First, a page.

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A Filmmaker’s Journey to Honor a Loved One in 'Uncle Thomas: Accounting for the Days'

The award-winning filmmaker shares the story behind her latest film, a mixed media, stop-motion and hand-drawn ode to a cherished uncle.

'Uncle Thomas: Accounting for the Days,' the latest film by award-winning filmmaker Regina Pessoa. All images courtesy of The National Film Board of Canada.

A young girl’s special relationship with a cherished uncle is explored in Regina Pessoa’s latest short film, Uncle Thomas: Accounting for the Days, which won a jury award at the Annecy International Animation Film Festival after its premiere. The film has also won 17 other awards to date. Using mixed media, digital drawing and stop-motion animation, Pessoa shares her memories of a man who was a poet, an eccentric and a good friend to her when she needed it most.

“To others, you were nobody. But to me, you were extraordinary. You were… the first person to whom I’d run when I needed help,” recounts Pessoa in the film.

Pessoa, who wrote, designed, narrated and directed the film, was born in Coimbra, Portugal, and grew up in a nearby small rural village. She currently lives in Porto, a coastal city in the country’s northwest region. Pessoa studied animation at the Porto School of Fine Arts and has directed three award-winning short films: The Night (1999), Tragic Story with Happy Ending (2005) and Kali the Little Vampire (2012).

With the 13-minute Uncle Thomas, which was co-produced by Ciclope Filmes, the National Film Board of Canada and Les Armateurs, Pessoa artfully combines her distinctive animated engraving technique with stop-motion to capture the haunting textures and movement in her images. Incorporating her uncle’s personal documents and re-creating the drawings the two did together on her grandmother’s walls using charcoal sticks from the fireplace, Pessoa reconstructs her childhood memories in a moving tribute to her Tio Tomás.

Pessoa spent about three years developing the project, during which time she worked intensively to flesh out the film’s storyboard and animation techniques. Basic animation was done in France, while the 22-month production began in 2017 in Portugal. Post-production was done in Montreal. We asked Pessoa for a peek into how this very personal story came to life.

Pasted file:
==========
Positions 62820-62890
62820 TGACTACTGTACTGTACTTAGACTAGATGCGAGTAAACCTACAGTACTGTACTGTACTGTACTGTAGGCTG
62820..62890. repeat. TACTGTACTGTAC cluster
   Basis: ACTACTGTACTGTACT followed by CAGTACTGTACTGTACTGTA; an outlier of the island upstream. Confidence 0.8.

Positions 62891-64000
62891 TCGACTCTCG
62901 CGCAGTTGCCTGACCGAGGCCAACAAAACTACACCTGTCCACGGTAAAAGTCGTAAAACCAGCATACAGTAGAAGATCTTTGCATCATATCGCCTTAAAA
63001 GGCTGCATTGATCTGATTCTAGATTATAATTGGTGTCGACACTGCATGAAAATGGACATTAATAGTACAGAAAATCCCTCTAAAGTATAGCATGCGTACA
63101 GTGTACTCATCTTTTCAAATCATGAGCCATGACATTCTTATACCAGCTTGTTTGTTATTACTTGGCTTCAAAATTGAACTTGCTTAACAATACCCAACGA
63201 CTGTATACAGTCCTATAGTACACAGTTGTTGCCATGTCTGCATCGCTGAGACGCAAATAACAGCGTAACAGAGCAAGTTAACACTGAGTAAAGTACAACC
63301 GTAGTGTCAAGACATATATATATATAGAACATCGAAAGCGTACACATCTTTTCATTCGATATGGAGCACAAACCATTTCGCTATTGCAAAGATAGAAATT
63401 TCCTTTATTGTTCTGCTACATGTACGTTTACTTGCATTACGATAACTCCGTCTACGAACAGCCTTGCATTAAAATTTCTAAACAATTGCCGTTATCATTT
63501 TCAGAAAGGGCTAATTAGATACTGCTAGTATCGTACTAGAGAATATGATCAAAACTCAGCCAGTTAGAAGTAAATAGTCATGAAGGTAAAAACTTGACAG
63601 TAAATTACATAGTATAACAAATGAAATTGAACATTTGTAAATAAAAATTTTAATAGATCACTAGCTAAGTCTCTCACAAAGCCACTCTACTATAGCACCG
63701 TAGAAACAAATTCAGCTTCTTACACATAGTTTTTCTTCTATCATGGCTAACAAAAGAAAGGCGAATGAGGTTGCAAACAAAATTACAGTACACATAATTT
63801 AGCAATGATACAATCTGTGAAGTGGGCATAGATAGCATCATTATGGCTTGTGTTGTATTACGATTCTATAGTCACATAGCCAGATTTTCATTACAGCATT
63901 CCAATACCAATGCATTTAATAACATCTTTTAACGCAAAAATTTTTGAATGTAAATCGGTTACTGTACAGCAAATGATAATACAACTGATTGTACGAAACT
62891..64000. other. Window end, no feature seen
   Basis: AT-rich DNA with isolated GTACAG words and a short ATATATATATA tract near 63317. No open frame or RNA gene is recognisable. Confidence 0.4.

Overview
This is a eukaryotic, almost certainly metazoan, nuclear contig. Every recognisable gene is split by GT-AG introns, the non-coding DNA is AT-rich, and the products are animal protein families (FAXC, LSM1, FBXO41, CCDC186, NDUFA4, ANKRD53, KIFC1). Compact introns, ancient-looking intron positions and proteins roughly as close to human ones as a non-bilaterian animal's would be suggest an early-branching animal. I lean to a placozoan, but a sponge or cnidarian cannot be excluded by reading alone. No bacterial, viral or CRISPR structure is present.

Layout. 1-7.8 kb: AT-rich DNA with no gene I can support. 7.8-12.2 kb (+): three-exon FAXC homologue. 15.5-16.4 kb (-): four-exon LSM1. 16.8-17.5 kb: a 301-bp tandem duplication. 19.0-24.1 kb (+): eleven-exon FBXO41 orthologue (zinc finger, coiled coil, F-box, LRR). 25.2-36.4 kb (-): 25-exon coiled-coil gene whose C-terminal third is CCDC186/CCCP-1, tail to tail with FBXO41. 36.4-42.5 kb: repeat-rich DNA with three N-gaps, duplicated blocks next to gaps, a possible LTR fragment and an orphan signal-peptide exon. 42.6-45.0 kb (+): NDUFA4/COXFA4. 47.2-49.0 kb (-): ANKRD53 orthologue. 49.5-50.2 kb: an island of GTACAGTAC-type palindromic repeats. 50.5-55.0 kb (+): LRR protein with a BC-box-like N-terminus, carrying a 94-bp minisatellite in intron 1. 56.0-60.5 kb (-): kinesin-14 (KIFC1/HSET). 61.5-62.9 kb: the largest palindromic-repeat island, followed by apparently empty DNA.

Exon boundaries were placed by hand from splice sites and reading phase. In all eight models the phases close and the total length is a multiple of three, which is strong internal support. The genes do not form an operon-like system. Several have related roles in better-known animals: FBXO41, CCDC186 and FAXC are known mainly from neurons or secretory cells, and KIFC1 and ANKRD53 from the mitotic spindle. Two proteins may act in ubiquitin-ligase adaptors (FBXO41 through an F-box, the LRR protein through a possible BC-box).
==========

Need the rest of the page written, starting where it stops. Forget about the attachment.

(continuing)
A childs voice comes alive many years later

I had all this material from my uncle, and I wanted to make a film about him, but I was lost and didn’t know how to start. A friend of mine suggested I write the letter to my uncle - even if I would never use it - to help me find the mood, the recall and the scenes I wanted to develop. So, I wrote that letter and it worked. My producers said I should incorporate segments of the letter in the film using voiceover. But when I tried working with an actress, I heard someone else speaking my feelings aloud, and it was very strange. It felt like my story was getting away from me, and I couldn’t feel it the same way anymore. We then agreed that it should be my voice, and even though I don’t really like my voice, it was impossible to have someone else speaking my words. Then, when we were editing the animatic and creating reference sounds, I needed a voice for my uncle, and (my partner, editor and co-producer) Abi Feijó read the text. He was so good, and it really worked.

A drawing on the wall sparks an idea

I used my memories of drawing on the walls of my grandmother’s house as a departure point, and I used Uncle Thomas’s notes, journal entries and possessions to develop my own visual language and mix of animation techniques. When I start a project, I don’t usually think like an animator, calculating how many drawings I need. I knew I wanted to play with textures, light and shadow, and mix the personal visual look I’d already developed in my previous films.

I also wanted to pay homage to my uncle, a humble yet eccentric man who led a simple, anonymous life. You don’t have to do extraordinary things to be important to someone; that was my motivation. He was a good man, and it was with him that I learned how to draw.

A final goodbye, and a treasure trove of objects brought to life